The first event for the No. 24 Betty Lilly Ford was the 1965 Daytona 500. McQuagg placed fifth in the second 100-mile qualifying race so he started 10th on the grid. He finished two laps behind the leader in eighth place, his first of five top-10 finishes that season. McQuagg also earned two top-five finishes in his 15 starts that year, beating many of the factory Fords in the process. His performance as an independent caught the eye of the factory supported Dodge teams and McQuagg was signed to drive the No. 98 Nichels Engineering Dodge Charger in 1966.

McQuagg finished 15th in the NASCAR Grand National Series championship standings that year with 16 starts, one win, four top-fives and seven top-10s. His winnings totaled $29,529.09. The highlight, of course, was winning the Firecracker 400 on July 4 at Daytona International Speedway.

In the early part of the season, Dodge drivers found that their aerodynamic fastback Chargers were very slippery but tended to "lift" at high speeds. "You would spin the tires at 180 mph going down the backstretch," said McQuagg. The solution was a small strip of metal along the trunk lid - the first spoiler in a NASCAR Grand National Series race.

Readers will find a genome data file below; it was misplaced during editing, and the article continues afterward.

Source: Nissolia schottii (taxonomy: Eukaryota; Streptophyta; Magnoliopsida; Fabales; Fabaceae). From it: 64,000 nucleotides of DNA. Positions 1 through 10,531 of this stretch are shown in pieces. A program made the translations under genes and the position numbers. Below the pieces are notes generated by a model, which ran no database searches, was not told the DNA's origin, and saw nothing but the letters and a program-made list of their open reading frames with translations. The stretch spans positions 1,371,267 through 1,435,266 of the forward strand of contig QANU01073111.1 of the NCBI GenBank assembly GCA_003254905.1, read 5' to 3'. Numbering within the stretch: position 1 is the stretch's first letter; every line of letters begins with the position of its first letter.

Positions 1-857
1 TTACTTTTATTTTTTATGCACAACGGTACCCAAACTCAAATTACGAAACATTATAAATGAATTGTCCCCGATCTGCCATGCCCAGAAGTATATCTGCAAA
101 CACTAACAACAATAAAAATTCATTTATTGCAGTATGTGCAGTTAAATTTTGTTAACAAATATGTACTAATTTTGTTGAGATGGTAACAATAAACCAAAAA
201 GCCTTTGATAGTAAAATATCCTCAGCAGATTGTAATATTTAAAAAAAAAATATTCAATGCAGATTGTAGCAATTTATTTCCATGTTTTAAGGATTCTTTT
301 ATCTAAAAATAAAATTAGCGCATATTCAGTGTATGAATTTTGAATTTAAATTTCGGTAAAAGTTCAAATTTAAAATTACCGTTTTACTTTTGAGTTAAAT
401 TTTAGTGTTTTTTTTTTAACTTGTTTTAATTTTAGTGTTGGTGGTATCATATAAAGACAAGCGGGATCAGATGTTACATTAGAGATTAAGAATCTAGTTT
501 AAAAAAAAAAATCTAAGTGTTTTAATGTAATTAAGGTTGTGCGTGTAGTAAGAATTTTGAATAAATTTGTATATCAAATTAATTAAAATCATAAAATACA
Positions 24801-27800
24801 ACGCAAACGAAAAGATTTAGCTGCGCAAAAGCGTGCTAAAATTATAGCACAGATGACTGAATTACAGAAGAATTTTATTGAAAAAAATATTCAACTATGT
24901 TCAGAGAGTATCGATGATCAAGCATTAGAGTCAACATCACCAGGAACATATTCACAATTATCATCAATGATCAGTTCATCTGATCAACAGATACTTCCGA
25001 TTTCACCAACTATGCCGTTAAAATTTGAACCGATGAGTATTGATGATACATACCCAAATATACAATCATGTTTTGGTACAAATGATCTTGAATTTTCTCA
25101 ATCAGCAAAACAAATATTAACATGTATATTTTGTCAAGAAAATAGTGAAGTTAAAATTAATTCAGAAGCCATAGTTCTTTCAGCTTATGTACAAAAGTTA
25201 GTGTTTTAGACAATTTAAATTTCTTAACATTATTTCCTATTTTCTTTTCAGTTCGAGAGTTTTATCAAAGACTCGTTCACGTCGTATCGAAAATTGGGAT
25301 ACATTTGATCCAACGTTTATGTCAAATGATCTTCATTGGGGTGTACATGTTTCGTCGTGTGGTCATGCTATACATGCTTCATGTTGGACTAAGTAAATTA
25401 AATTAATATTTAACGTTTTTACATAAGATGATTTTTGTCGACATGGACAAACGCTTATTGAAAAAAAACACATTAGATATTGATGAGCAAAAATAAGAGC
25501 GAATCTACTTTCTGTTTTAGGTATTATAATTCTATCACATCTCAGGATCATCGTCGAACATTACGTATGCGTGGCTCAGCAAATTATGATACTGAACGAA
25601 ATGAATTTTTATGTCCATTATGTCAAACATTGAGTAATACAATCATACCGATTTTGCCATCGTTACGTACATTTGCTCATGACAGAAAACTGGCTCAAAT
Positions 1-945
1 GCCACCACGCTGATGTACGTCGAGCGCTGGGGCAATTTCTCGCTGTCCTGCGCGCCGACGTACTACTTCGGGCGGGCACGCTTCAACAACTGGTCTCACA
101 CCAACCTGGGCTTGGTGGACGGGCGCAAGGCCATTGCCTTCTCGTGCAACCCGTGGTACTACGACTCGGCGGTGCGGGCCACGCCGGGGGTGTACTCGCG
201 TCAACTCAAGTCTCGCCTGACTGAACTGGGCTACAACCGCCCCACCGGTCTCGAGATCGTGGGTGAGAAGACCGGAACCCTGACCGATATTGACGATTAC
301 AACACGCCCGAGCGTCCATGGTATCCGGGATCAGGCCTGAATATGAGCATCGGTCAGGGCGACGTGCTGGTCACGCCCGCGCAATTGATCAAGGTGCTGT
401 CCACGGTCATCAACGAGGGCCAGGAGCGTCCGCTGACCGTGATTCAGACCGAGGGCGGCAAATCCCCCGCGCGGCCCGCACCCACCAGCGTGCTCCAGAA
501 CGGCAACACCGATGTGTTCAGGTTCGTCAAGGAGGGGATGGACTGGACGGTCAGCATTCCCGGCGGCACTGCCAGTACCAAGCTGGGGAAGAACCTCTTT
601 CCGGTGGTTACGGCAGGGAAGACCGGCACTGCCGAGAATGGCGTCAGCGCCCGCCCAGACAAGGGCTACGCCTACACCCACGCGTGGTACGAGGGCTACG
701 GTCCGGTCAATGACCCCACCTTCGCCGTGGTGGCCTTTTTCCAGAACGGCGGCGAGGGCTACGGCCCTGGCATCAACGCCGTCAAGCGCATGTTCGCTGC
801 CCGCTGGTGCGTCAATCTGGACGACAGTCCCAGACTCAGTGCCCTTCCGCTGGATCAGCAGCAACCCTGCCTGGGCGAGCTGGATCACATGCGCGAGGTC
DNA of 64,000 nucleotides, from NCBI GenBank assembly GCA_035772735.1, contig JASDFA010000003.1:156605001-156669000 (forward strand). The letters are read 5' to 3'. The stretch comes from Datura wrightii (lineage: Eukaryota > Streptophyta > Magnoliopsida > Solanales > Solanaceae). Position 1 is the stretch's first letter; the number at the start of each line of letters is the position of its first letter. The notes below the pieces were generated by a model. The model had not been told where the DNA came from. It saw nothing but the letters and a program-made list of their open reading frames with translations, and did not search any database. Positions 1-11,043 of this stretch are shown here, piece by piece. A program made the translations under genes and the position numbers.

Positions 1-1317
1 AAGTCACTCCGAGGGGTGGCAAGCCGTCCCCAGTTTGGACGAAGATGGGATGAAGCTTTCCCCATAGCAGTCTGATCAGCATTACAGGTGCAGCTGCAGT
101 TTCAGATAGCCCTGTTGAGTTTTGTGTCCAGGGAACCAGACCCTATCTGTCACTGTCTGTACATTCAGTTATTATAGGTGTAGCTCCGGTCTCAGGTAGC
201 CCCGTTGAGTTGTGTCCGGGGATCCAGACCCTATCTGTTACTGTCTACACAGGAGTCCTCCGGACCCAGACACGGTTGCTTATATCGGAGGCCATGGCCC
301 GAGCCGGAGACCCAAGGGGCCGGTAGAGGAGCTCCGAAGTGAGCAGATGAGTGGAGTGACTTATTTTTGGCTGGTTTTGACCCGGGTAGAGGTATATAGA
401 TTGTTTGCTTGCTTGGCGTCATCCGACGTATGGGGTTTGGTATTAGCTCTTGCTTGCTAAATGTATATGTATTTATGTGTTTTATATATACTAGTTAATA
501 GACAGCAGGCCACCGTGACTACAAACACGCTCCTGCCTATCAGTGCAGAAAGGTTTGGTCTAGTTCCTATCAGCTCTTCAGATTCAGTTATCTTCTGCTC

"We tested spoilers at Daytona for about 30 days in June," said McQuagg. "When I won the race at Daytona in July, that was the first race that was ever run in NASCAR with a spoiler on the car. It was a little spoiler that was probably about an inch-and-a-half high and it was contoured, you know, to give it a little sweeping effect. It really worked, too. It made a lot of difference in that car; it kept the car from flying. That little spoiler disturbed the air enough that it kept it down."

McQuagg's Firecracker 400 win came in his 31st Grand National Series start. The Columbus, Ga., native was 29 years old at the time.

In 1967, McQuagg switched to the Dodges of Cotton Owens and ran 14 races. He scored three top-five finishes but unfortunately, the most notable aspect of the season was another spectacular crash at Darlington. During the 81st lap, McQuagg banged fenders with Dick Hutcherson, sending McQuagg's car into the concrete pit wall. The car flipped end-over-end and side-over-side about eight times before coming to a stop. A groggy McQuagg climbed out of the car, walked away and then collapsed. He was treated and released from a local hospital.